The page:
Tuesday, December 30, 2008

Back in Kara!

Hi Everyone!

Thanks for being so patient with the blog…I'm finally back in Kara and at internet access!  I hope this finds everyone well.  Things have been very good at post…I was quite homesick on Christmas day, but overall can say that I am very happy here and have had lots of fun and adventures over the past month.  I'll try and recount some of them here…


  • I go to bed every night by 9pm and am up by 6am. 
  • It gets to 70ºF by early morning, 120ºF by noon, and 90ºF by bedtime. 
  • I still can't carry a full water bucket from the pump. 
  • I switch constantly between French, Kabiye, and English – and am always in a state of confusion.  Joel (age 13) brings water to us each morning. One morning he showed up and asked for a DRINK of water.  I handed him the bucket, he looked at me, and left.  When he returned with the full bucket, he asked again for a drink.  Whoops!  I want to explain that in English or America, I would never be this rude! 
  • I often find myself exhausted, if not from the heat, then from trying to communicate.
  • We eat dinner nightly with Pierre (Nathan's homologue) and Rachel, and I am slowly learning to like it (slowly being the key word).  If I concentrate hard enough I won't think of pizza and chocolate chip cookies.  Nathan of course eats everything – "please add more hot peppers!"  But I am determined to love it. 
  • I ride my bike daily and it is getting easier.
  • Our house is finally set up.  We have curtains (blue and brown of course!), straw baskets in every hut for storage, and a new wooden trunk to hold our clothes.  A young carpenter in town made it for us.  It cost $60 US dollars and I could lie flat in it.  It is large and beautiful – made out of red wood and stained!  Nathan, being in natural resource management, says we have to limit our wood furniture.  That being said, it is a wonderful piece to have.  (Not to mention no mice in our clothes!)  We'll leave it for Pierre when we leave.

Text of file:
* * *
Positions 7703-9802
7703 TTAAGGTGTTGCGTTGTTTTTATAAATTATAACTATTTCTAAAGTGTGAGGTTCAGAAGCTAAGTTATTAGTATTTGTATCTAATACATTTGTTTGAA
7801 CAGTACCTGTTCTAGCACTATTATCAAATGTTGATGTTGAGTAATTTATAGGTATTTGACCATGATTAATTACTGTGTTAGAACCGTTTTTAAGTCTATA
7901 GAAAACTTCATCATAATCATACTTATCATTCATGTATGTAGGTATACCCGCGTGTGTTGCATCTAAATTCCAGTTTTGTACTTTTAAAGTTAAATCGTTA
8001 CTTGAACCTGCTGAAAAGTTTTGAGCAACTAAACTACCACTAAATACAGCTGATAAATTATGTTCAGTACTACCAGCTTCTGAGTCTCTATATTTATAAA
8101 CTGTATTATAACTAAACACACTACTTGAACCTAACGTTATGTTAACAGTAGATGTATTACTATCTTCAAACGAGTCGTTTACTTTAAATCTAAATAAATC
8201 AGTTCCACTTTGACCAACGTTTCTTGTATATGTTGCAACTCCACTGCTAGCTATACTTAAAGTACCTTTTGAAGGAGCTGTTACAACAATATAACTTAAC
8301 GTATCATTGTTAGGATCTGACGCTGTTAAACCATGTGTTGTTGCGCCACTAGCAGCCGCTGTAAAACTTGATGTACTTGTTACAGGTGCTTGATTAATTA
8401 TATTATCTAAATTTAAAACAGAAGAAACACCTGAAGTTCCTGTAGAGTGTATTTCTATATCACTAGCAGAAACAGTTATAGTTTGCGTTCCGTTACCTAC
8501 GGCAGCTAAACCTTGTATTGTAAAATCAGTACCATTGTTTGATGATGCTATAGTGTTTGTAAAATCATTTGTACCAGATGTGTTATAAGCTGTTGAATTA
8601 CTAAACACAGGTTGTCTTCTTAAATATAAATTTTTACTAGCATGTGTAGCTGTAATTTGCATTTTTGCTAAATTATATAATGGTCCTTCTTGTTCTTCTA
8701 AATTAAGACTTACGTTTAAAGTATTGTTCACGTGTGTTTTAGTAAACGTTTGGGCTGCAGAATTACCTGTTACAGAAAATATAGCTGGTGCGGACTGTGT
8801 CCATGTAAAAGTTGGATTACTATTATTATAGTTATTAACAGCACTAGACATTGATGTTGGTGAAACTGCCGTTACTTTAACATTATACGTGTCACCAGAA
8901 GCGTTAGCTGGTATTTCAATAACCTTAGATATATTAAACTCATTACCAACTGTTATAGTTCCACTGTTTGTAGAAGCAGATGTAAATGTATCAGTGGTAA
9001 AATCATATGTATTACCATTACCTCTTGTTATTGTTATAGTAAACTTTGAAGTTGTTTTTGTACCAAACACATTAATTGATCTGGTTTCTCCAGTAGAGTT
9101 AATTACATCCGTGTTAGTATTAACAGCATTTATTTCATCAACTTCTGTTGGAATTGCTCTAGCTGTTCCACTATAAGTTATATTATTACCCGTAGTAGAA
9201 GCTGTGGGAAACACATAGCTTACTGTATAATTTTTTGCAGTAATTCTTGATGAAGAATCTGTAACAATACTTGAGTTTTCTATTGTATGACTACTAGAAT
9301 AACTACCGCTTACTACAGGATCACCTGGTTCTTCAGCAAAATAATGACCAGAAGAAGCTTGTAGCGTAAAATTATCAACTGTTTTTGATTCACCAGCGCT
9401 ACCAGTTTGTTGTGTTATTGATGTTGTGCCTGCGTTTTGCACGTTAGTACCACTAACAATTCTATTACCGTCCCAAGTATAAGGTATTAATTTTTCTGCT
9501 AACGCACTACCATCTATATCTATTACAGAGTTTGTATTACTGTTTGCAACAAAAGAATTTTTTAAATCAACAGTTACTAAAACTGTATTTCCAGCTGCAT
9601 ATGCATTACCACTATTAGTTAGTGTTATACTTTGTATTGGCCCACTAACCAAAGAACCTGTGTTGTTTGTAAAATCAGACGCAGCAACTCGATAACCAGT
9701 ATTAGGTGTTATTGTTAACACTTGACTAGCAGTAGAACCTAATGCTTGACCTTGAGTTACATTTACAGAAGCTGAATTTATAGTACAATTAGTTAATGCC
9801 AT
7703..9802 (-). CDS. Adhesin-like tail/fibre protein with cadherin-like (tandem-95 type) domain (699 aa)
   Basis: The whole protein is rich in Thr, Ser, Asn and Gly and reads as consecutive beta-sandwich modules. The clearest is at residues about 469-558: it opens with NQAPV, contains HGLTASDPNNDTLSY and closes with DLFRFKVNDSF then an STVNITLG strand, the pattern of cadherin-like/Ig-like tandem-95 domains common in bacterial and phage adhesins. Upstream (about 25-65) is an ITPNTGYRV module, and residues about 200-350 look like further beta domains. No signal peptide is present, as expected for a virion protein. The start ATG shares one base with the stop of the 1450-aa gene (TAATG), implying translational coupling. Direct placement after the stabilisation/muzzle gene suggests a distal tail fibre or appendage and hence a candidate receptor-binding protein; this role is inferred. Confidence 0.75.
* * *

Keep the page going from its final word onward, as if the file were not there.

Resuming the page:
Short Vignettes:


1) There are five children in Pierre's family.  The youngest is three and named Reine.  She speaks no French; only Kabiye.  One afternoon Pierre sent her the 50 meters to our house with a hammer Nathan requested to borrow.  She knocked on the gate and said "Excuse me" in Kabyie.  We looked out and saw her.  She came in, didn't say a word, and handed the hammer to Nathan.  She then took off her flip-flops and sat down on the plastic mat that was in the middle of the compound.  She then proceeded to stare at us as we tried to speak Kabiye and/or French to her.  She never once opened her mouth.  I then decided to try Peanut M&Ms.  She took a yellow one in her hand and held it there.  Nathan and I proceeded to eat but she just held the M&M in her hand.  Eventually her hand was bright yellow!  She refused to put it in her mouth.  I guess who could blame her?!  What are these crazy white people trying to feed me?  Eventually she stood up, put on her flip-flops and walked out the door!  We are furiously trying to learn Kabiye so we can speak with Reine! 


2) Pierre's family came over for dinner on Christmas Eve.  Rachel still cooked but she brought everything to our house.  After dinner, Nathan and I brought out cookies and Crystal light for the kids.  Immediately, all the kids stood up and started jumping up and down and clapping their hands.  They were SO excited!  Pierre told us that they will always remember this Christmas.  Nathan said it was the best $4 we every spent.  It was a nice night.